Relative good fortune has, paradoxically, some disadvantages if taken the wrong way. It disallows blaming your circumstances for your failures and failings: you have only yourself to blame, which is painful. A free man might almost be defined as the person who has himself to blame — mostly to blame, that is — for circumstances are never quite perfect and excuses for oneself can always be found.

Even the dullest and least imaginative person is immediately stimulated into the wildest flights of invention when he or she is blamed for something, especially when the blame is justified. Then the faculty of imagination is called into action almost quicker than a driver at Mexico City can sound his horn when the lights change.

The victim is undoubtedly the hero of our time. Never to have suffered oppression, other than in the most minor and inconsequential ways, is to be inferior to those who have suffered it. Doctor Johnson said that every man who has not been a soldier or to sea is aware of his own inferiority (invented military records are not unknown). It is better to have suffered oppression by proxy than not to have suffered it at all.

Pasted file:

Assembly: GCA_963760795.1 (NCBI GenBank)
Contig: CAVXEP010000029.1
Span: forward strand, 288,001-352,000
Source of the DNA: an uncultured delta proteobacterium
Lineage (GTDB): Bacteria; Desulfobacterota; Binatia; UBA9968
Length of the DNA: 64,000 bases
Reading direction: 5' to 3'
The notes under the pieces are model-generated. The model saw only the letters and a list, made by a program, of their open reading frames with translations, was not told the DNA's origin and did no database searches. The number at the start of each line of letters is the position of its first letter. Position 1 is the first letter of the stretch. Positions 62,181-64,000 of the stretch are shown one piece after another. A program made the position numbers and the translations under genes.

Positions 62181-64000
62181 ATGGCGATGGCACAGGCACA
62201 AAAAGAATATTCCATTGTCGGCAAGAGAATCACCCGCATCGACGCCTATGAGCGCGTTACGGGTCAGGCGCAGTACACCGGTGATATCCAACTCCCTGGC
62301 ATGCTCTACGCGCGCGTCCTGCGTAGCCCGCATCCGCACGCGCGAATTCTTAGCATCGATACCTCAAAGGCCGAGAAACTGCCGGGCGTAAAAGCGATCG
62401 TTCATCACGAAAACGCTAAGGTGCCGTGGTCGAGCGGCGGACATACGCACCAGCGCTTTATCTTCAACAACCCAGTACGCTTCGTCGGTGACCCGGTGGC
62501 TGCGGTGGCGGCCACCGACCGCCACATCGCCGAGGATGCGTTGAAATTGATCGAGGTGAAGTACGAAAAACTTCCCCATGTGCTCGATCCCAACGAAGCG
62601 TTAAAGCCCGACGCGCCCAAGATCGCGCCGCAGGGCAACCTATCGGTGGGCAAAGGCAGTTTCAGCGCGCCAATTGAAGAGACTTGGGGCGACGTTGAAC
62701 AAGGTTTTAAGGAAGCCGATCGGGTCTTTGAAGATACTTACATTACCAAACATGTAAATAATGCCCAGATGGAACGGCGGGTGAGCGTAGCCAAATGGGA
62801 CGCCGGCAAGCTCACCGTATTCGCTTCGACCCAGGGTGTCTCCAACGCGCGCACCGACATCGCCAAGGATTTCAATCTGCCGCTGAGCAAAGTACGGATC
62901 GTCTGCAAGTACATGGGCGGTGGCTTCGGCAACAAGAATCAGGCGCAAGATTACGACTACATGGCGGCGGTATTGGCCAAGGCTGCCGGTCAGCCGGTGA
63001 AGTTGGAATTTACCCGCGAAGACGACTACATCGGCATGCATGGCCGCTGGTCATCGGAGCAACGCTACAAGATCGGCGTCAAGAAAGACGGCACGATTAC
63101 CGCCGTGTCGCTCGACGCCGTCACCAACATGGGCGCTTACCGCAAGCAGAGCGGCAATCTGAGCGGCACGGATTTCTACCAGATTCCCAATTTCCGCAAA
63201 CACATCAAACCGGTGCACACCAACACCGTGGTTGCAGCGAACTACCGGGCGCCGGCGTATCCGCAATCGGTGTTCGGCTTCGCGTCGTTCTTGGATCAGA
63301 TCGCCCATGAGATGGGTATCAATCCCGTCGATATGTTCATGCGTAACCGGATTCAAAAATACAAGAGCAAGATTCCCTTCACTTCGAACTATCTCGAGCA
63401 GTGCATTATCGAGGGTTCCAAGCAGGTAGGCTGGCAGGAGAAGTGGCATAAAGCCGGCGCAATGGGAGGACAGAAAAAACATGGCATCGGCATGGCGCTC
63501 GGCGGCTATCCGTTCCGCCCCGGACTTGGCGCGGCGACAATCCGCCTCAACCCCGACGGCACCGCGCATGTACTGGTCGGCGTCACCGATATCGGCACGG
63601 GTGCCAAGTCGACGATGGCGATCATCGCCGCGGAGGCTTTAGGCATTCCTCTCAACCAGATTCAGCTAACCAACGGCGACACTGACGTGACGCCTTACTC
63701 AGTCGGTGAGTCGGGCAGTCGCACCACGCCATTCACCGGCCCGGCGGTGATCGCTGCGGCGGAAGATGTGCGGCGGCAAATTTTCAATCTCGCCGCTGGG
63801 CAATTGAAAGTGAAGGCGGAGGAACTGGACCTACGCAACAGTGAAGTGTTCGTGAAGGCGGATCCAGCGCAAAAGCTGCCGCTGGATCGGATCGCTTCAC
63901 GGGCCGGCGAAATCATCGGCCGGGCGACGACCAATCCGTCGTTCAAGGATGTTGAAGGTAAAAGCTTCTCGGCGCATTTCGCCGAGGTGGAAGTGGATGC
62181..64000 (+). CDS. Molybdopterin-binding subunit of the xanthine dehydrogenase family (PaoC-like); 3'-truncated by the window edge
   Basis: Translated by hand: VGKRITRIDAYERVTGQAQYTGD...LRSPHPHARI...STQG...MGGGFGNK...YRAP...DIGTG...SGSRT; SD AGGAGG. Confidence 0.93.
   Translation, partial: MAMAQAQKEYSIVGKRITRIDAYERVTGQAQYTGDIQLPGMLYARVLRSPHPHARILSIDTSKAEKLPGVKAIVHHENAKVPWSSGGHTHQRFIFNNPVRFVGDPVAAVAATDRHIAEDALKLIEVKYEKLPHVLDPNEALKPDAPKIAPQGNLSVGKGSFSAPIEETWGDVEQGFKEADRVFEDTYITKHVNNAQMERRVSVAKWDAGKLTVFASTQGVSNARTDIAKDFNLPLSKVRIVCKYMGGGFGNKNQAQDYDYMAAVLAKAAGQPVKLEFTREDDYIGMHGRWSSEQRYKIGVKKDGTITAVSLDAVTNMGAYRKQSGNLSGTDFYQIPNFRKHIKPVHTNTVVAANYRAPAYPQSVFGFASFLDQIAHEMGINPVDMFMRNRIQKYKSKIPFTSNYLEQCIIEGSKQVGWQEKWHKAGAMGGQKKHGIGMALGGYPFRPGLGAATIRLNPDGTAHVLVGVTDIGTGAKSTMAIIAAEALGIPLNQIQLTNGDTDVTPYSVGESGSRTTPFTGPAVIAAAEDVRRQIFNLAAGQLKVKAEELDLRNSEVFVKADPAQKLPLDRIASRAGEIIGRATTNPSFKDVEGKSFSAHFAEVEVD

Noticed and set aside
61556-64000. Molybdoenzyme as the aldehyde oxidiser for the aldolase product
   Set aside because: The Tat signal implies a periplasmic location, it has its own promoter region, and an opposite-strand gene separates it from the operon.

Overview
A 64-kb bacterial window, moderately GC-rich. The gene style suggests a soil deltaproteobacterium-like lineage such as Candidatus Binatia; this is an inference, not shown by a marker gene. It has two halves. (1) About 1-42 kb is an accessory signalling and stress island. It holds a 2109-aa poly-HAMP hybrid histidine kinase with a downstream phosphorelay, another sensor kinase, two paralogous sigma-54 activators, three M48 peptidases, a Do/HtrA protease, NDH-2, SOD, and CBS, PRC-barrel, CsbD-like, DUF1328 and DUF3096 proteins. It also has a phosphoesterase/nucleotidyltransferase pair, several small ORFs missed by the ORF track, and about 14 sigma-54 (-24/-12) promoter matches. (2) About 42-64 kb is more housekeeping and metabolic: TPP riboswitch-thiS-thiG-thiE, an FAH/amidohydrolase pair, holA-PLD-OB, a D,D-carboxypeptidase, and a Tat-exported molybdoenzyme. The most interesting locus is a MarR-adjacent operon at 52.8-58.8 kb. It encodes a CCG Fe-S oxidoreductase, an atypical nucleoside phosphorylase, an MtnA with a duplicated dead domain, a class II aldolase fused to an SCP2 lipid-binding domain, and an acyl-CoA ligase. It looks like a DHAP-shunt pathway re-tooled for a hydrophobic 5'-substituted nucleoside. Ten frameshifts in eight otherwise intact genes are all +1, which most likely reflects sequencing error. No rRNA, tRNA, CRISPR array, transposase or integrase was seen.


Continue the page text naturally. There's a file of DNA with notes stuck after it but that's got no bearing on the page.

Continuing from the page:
Of course, if you are going to invent stories about past oppression that somehow has filtered down the generations and affected you adversely, such that you have had heroically to overcome its effects, you might as well, indeed must, go in for whoppers.

No one is going to give you much credit if you tell the story of how your grandfather was unfairly dismissed from his job or issued with a parking ticket unjustly. In a world of famine and genocide — “never again” is always a mistaken slogan — suffering is on such a scale that unless one has had some connection with it, one has led a comparatively easy life.